• dinuclear units becomes possible and the nature of the plateau in Fig. 2.22b has been clarified: it is predominantly due to the presence of [HS–LS] pairs [34, 35]. The reason for the sharp decrease of vMT vs. T below ca. 30 K (Fig. 2.21b) has also become clear with the help of Mössbauer spectroscopy. It is due to zero-field splitting (ZFS) of the remaining HS–FeII ions and definitely not a continuation of ST upon further cooling; the Mössbauer spectrum recorded at temperatures below the plateau is nearly the same as that recorded in the region of the plateau (Fig. 2.22a). Very similar studies were carried out with the dinuclear FeII complex Fe phdiað Þ NCSð Þ2 Â Ã 2 phdia (phdia = 4,7-phenanthroline-5,6-diamine), which exhibits an almost complete two-step thermally induced ST with a plateau around 100 K in the vMT vs. T magnetization curve [38]. After rapidly cooling the sample from the plateau down to 4.2 K the Mössbauer spectrum was recorded at that temperature in applied magnetic field of 5 T. The analysis of the magnetically perturbed spectrum indicated that the plateau consisted mainly of [HS–LS] pairs. In another Mössbauer effect study the mechanism of the half-way ST in the dinuclear complex of formula FeII 2 pmatrzð Þ2 Â Ã BF4ð Þ4ÁDMF with pmatrz = 4- amino-3,5-bis{[(2-pyridyl-methyl)amino]methyl}-4H-1,2,4-triazole could be elu- cidated by recording the spectra solely as a function of temperature in zero field. The results are in full agreement with the analysis of the structure determination [39]. The structure of this dinuclear compound is shown in Fig. 2.23 [39]. The FeII ions are in the HS state (shown in black) at room temperature as expected for [HS– HS] pairs. On cooling, only half of the FeII ions switch to the LS state as confirmed by the magnetic susceptibility measurements (Fig. 2.23). This is possible in two ways: (1) Both FeII complex ions have undergone ST but in only 50 % of the original [HS–HS] pairs; (2) Only one FeII center in all [HS–HS] pairs has swit- ched. Mössbauer spectroscopy has confirmed that the second switching manner holds, viz. a ST between [HS–HS] to [LS–HS] pairs. Such a ST from [HS–HS] to [LS–HS] pairs on cooling is in agreement with the temperature dependence of the magnetic properties (Fig. 2.23). The HS to LS transition of half of the FeII ions occurs around 225 K to reach a plateau of very large length. The drop in vMT at very low temperature is definitely not due to a further HS to LS transition, because the Mössbauer spectrum recorded at 4.2 K shows a 50 % HS population. The sharp decrease of vMT at low temperatures is due to ZFS of HS FeII ions [40]. The Mössbauer spectra recorded as a function of temperature and shown in Fig. 2.24 not only confirm a 50 % spin state conversion, but also give insight into structural distortion that accompanies the spin transition (Fig. 2.23). The quadrupole doublet measured at 298 K refers to the original [HS–HS] pairs. At 240 K new signals appear corresponding to LS FeII ions (blue) in [HS–LS] pairs and HS FeII ions (dark red) in [HS–LS] pairs, both with the same area fraction. Upon further cooling to 180 K, a complete transition of HS ions in [HS–HS] pairs to a 50 % mixture of LS and HS ions in [HS–LS] pairs is identified, for the first time in zero-field Mössbauer spectroscopy [41]. 48 P. Gütlich and Y. Garcia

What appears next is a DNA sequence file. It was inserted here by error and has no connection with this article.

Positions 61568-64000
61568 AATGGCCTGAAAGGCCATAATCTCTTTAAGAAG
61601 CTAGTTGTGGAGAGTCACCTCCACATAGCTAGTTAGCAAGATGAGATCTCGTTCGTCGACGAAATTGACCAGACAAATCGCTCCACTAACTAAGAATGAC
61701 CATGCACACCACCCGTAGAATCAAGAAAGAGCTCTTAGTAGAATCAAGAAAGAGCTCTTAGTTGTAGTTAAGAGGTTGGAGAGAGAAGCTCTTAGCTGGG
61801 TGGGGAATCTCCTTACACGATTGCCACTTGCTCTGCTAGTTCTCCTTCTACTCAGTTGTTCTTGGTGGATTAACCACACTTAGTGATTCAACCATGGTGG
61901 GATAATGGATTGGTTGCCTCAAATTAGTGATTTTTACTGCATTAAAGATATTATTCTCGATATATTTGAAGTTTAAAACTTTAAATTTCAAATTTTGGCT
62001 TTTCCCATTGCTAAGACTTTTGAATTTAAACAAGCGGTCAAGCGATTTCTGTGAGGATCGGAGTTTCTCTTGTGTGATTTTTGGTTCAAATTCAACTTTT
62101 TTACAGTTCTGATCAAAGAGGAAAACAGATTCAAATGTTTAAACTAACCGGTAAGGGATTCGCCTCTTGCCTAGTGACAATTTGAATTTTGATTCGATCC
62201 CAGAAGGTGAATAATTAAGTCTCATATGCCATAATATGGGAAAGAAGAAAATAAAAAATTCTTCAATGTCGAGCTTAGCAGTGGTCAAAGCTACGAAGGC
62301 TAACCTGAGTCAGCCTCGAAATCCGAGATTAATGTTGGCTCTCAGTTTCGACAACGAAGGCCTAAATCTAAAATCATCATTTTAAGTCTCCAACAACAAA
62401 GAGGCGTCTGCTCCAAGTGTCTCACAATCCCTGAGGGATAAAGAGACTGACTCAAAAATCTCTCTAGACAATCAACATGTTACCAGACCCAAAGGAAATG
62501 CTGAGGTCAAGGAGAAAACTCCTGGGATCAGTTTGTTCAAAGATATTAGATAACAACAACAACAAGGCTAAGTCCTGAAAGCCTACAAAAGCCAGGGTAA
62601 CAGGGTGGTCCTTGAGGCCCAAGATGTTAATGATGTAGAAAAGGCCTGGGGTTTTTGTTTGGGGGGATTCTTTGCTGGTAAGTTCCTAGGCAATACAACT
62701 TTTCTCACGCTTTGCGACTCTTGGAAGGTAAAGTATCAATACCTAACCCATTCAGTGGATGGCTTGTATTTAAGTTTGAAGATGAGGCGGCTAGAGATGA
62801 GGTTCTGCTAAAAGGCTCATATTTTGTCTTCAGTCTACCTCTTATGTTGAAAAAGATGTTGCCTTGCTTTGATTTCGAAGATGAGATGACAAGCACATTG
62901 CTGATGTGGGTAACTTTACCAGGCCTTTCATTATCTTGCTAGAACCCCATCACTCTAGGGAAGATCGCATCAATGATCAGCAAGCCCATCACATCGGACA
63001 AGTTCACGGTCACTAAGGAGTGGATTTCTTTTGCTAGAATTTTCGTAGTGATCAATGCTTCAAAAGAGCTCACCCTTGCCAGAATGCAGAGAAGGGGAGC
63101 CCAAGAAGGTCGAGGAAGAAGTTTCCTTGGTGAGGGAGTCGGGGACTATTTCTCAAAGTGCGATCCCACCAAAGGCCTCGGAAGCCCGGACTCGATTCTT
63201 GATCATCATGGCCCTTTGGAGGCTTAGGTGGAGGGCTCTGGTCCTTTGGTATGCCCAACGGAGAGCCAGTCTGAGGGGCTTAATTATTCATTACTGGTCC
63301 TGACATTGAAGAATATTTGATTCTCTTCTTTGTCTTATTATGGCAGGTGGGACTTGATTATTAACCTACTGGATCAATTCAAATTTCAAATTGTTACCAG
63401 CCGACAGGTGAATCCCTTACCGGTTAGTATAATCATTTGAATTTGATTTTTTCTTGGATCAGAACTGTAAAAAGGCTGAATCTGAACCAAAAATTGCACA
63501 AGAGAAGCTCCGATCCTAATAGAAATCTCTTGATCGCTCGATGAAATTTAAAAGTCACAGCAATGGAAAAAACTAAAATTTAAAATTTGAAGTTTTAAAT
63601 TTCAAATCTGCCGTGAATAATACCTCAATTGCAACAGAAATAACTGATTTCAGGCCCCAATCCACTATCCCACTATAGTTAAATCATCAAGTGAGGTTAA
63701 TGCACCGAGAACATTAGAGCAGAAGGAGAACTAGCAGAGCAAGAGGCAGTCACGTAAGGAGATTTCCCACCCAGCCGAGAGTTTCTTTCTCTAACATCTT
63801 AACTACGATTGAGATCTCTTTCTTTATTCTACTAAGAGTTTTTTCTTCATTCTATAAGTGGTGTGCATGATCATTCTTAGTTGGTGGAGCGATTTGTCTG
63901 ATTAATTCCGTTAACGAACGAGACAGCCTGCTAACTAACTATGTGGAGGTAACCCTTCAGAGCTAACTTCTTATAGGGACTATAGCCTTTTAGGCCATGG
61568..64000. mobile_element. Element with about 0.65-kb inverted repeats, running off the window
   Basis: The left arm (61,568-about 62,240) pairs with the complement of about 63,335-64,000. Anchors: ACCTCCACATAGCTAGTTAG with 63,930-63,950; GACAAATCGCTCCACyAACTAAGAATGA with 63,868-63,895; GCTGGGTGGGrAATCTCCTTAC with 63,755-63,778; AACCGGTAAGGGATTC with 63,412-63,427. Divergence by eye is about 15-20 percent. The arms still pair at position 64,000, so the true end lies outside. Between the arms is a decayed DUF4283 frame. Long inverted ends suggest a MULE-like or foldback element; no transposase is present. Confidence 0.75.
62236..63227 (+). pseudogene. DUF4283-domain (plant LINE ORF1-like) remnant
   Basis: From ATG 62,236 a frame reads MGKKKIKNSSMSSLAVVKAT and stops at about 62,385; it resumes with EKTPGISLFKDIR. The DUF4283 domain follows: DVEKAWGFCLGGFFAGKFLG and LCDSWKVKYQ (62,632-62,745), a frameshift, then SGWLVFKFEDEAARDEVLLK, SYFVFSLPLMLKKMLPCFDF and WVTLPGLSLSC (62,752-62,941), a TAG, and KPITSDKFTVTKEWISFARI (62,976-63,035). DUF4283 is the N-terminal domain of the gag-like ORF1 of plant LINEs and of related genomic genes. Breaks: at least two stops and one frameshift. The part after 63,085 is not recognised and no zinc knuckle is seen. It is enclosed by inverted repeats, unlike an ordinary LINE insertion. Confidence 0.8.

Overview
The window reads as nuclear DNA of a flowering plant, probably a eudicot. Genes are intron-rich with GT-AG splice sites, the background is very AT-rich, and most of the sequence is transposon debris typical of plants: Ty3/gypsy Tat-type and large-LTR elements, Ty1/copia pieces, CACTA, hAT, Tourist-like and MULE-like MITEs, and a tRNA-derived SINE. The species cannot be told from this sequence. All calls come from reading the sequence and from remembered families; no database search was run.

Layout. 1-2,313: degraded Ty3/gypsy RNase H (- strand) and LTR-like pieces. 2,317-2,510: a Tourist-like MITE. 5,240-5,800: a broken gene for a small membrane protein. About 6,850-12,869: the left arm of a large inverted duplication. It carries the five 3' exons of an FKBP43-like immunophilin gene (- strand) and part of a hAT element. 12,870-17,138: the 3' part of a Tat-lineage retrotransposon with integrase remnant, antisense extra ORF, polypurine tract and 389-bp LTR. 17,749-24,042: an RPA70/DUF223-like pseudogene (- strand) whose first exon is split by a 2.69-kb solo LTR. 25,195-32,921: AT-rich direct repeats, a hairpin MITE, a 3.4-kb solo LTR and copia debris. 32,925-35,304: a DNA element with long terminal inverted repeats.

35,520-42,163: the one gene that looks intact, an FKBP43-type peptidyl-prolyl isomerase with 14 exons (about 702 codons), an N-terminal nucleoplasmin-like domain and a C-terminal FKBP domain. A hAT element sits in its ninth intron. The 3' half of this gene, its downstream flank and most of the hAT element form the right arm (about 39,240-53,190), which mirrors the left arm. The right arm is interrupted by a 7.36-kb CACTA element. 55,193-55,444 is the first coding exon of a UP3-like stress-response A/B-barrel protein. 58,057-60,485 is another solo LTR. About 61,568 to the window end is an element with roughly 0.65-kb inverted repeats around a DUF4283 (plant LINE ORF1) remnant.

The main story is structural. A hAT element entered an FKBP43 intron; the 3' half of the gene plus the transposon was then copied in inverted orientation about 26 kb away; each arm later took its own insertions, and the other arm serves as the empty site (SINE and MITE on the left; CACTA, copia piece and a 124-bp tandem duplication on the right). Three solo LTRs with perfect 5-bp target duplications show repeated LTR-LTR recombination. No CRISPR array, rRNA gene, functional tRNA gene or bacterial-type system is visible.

• As seen from the 180 K spectrum the original quadrupole doublet (red) from [HS– HS] pairs has totally disappeared at the favor of the poorly resolved LS quadrupole doublet (blue) from [HS–LS] pairs and the new HS doublet (dark red) from [HS–LS] pairs. Its quadrupole splitting is significantly smaller than that in the original [HS– HS] pairs, and clearly points to the occurrence of a molecular distortion caused by the spin transition. In other words, the ST occurring in one FeII center is rapidly (in times characteristic of molecular vibrations) transmitted through the bridging ligand to the neighboring FeII center where it causes some molecular distortion such that the ligand field strength is weakened to such an extent that no more thermal SCO takes place with this FeII ion on further cooling. This is indicated in the structure (Fig. 2.23) by the black color for the FeII center remaining permanently in HS state. Clearly, Mössbauer spectroscopy has revealed such extreme subtleties in this study which is hardly possible with any other physical technique. 2.3.2.4 Thermal Spin Transition in a Trinuclear FeII Compound The trinuclear FeII compound of formula Fe3 iptrzð Þ6 H2Oð Þ6 Â Ã CF3SO3ð Þ6 (ip- trz = 4-isopropyl-1,2,4-triazole) was synthesized and its structure and magnetic Fig. 2.23 View of the crystal structure of FeII 2 pmatrzð Þ2 Â Ã BF4ð Þ4ÁDMF at 298 K in HS state (right) and at 123 K in LS state (left), and the magnetic susceptibility as a function of temperature for FeII 2 pmatrzð Þ2 Â Ã BF4ð Þ4ÁDMF [39] 2 Chemical Applications of Mössbauer Spectroscopy 49